Eerie Foretelling of the Titanic
In 1912 on its maiden voyage from England to New York, the so called “unsinkable” RMS Titanic collided with an iceberg and sank.
The ship did not have enough lifeboats on board for all the passengers and so resulted in the death of some 2000 people.
In my hub “Irony at Sea” I write about the coincidence of how some second class passengers, at the time of the collision, were watching a movie named the Poseidon Adventure and the fact that had they not been watching this movie some may have lived.
Apart from the fact though, that both the Titanic and the Poseidon were ships that met tragedy, there are very few similarities.
That is not the case though with a ship called Titan.
- Irony at Sea
Many of the casualties of the Titanic, could have lost their lives because they were watching a movie, the original version of "The Poseidon Adventure"
What AP Have to say on this on YAHOO
- Author's fictional Titan hit iceberg years before the Titanic sank - Yahoo! News
From Yahoo! News: TORONTO - It was the largest ship of its day, described by its creator as "the greatest of the works of men."
In 1898, fourteen years before the Titanic incident, Morgan Robertson wrote a book called “Futility”, later however, the books title was changed to “Wreck of the Titan”.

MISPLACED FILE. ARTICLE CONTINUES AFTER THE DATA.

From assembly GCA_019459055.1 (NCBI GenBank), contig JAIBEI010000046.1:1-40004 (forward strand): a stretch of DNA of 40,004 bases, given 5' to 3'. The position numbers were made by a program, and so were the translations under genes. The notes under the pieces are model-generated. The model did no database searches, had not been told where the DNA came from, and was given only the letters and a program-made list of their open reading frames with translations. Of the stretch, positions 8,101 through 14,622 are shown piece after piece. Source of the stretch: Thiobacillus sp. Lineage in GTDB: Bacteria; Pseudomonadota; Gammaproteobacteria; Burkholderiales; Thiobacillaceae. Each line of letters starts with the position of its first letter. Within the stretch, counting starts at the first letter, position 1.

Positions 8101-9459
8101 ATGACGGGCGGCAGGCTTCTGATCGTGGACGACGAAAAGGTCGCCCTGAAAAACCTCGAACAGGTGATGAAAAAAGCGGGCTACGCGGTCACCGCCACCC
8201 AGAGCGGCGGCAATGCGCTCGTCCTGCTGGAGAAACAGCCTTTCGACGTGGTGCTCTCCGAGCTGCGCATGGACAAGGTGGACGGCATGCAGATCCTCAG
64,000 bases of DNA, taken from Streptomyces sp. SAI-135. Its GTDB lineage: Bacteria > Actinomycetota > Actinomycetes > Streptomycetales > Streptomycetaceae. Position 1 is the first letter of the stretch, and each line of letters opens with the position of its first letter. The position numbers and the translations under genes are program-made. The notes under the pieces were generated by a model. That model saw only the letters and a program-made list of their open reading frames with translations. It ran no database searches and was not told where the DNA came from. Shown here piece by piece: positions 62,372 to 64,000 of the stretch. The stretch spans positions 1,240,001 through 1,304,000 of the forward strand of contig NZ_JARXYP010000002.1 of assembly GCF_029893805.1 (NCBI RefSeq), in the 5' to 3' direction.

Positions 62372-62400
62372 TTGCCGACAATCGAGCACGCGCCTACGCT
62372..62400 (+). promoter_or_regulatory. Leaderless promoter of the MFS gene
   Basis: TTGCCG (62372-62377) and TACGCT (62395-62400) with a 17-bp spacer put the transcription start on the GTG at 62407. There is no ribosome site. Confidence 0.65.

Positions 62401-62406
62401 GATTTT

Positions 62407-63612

This book was about a ship named Titan.
Like the Titanic it was the largest ship afloat. Like the Titanic it was thought to be unsinkable. Like the Titanic it had insufficient lifeboats and like the Titanic it struck an iceberg.
Unlike the Titanic, the Titan was on a voyage from New York to England but both met an iceberg at the same speed and sank in the same part of the Atlantic Ocean.
One point though where the book is different from the reality is that in the book Titan is sailing on a foggy night whilst the Titanic hit the iceberg on a clear one.
Was there something paranormal in the writing of this book?
Did Morgan Robertson have some kind of premonition or dream?
The similarities are at best incredible. The two ships had the same number of propellers and the same number of masts.
It is uncommon for icebergs to be located so far south in the month of April when both ships sank, yet Robertson wrote of one.
Could the writing of this book a full 14 years prior to the Titanic sinking really just be coincidence alone?
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